“We’re new to the area” he said. “We moved here to plant a church.”
When I asked him where they were planting the church, he mentioned a nearby development where the cheapest loft is $190,000 and the houses start at half a million dollars. It has everything — a new grocery store, a restaurant opened by a “Top Chef” finalist, a boutique home goods store. I sincerely wished him well but reserved my reservations about how the theologically conservative model would fare in a relatively affluent, progressive community where at least four other recent “plants” are within less than a quarter mile.
A few days later I read of a local brewery that is expanding and opening a second brewing facility. Proudly touting their commitment to staying “in city limits,” the release spoke of a brewery with a new tasting room and an urban orchard, with nostalgia about how the company was created, by inviting neighbors and strangers to a garage to taste and talk. They then listed their priorities for finding a new property and said, after being courted by many other cities and states, one priority was to have their “physical location in an underserved part of Atlanta.” What’s more, they are “reaching out to the various neighborhoods and organizations operating around us.”
The release further states, “We obviously want to make sure this new space is economically viable, but we also want to make sure we are building something that enhances and reflects the community that surrounds it. We hope to be a meeting place for these neighbors, to employ these neighbors, and to invest back into the community when possible.”
Building buildings, engaging community, creating industry, planting an orchard: it reminded me an awful lot of Jeremiah 29 — the part before verse 11, the part where God via Jeremiah says, “Settle down, seek the peace of the city.” I do not wish to malign the good-natured church planter that I met, but I couldn’t help but be struck by the contrast in approach. A group of folks moving into a place they did not know, strategically chosen at least partially because the median household income is the highest in our zip code, compared to a group of local folks who made good and when given opportunity to expand chose to double down literally across the tracks in their own hometown.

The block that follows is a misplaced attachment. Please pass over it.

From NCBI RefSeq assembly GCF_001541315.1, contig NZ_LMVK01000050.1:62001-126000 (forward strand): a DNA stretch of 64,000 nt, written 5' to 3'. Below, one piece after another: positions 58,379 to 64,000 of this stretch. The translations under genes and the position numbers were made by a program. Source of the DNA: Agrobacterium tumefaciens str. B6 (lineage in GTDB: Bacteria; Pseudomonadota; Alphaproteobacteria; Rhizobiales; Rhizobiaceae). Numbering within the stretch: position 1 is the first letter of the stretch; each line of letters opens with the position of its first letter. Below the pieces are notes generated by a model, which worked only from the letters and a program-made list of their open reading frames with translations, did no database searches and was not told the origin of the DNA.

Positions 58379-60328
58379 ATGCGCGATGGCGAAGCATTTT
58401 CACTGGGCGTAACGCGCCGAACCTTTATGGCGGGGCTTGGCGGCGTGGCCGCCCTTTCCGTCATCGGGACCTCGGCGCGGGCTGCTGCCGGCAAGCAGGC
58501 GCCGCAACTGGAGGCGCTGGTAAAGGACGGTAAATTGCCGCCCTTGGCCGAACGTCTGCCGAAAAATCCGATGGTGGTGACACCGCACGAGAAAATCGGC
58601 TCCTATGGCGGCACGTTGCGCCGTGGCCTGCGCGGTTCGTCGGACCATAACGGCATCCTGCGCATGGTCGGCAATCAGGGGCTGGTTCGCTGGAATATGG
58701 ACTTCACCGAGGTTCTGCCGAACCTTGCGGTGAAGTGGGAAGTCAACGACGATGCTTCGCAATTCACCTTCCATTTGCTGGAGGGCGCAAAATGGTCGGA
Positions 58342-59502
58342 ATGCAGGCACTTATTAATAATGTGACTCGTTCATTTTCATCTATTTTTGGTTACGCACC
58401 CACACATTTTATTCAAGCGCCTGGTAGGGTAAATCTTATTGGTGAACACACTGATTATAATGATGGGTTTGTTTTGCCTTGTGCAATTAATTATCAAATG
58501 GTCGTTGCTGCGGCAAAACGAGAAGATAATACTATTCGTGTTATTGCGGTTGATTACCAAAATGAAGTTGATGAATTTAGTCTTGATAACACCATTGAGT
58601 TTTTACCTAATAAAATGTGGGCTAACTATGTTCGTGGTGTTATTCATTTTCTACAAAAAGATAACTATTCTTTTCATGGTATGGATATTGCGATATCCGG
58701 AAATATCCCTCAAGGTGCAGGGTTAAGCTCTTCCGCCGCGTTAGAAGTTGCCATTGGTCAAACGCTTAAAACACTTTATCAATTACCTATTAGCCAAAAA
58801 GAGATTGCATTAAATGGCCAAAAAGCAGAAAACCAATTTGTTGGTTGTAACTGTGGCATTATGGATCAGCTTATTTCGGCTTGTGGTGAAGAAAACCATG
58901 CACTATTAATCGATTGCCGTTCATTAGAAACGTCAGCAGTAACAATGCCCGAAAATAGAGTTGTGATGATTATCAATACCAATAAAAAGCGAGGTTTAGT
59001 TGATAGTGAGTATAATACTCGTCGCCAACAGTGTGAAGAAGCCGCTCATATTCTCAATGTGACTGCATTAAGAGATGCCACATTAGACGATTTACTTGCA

Full confession: I’m not a drinker, though I hold no moral judgment of those that do. But I had to confess, when I read the brewery’s mission statement that the company “exists to deepen human relationships over some of the best beer in the country,” that there’s something much more than bottles, cans and distribution lines at stake in their business plan, I couldn’t help but think “no wonder folks would rather go to a tasting room than a church service.”
Sure, there’s alcohol, but there is also the chance to learn something new, experience something new and build community — or simply enjoy deep conversation and a shared experience with a friend or loved one.
There is much hubbub about the rise of the “nones” — the so-called “spiritual but not religious.” A friend of mine hosts a podcast on reading Harry Potter as a sacred text — seriously and rigorously, using spiritual practices like Lectio Divina and havruta, the Jewish practice of conversation around a text. Presently it is the number one Religion and Spirituality podcast on iTunes, ahead of every big-name, book writing, TV preacher you can imagine. And lest you think that a novelty, it was downloaded over 500,000 times last month alone, meaning this is a real source of formation for many.
Many prophesy the decline and perhaps even the death of the American church. That may or may not be true, but the church of Jesus — the one that takes seriously both the Divine image and the image of the Divine in every person — can never die, but it certainly can and does evolve. I am becoming convinced that we are entering this era and for those of us leading and doing church in traditional spaces it presents a unique set of challenges.
Are people willing to forgo comfort for community? Are we in the business of societal transformation or consumeristic brand building? Are we willing to accept that our way may not be the best way? Are we willing to believe that Jesus may be in the tasting rooms and the headphones? How can we find creative ways to “seek the peace of the city” where we find ourselves?
I have few answers and I am eager to hear yours, but as we go, a word of caution. Emulation doesn’t get us very far. The things that connect with us on a visceral level happen because they tap into something real and true and meaningful. We have been “seized by the power of a great affection” but does that translate into what we are doing? Turning the fellowship hall into a brewery probably won’t get us there. Clever sermon series on pop culture where everything is a bait and switch for the sinner’s prayer likely won’t either. And yet, if all truth is truly God’s truth, there is so much more for us to seek and to know.
After all, we follow someone who said he was the Way, the Truth and the Life. Not religious systems, not denominations, not buildings — him. So let’s follow him. I wonder who he’ll drink with tonight.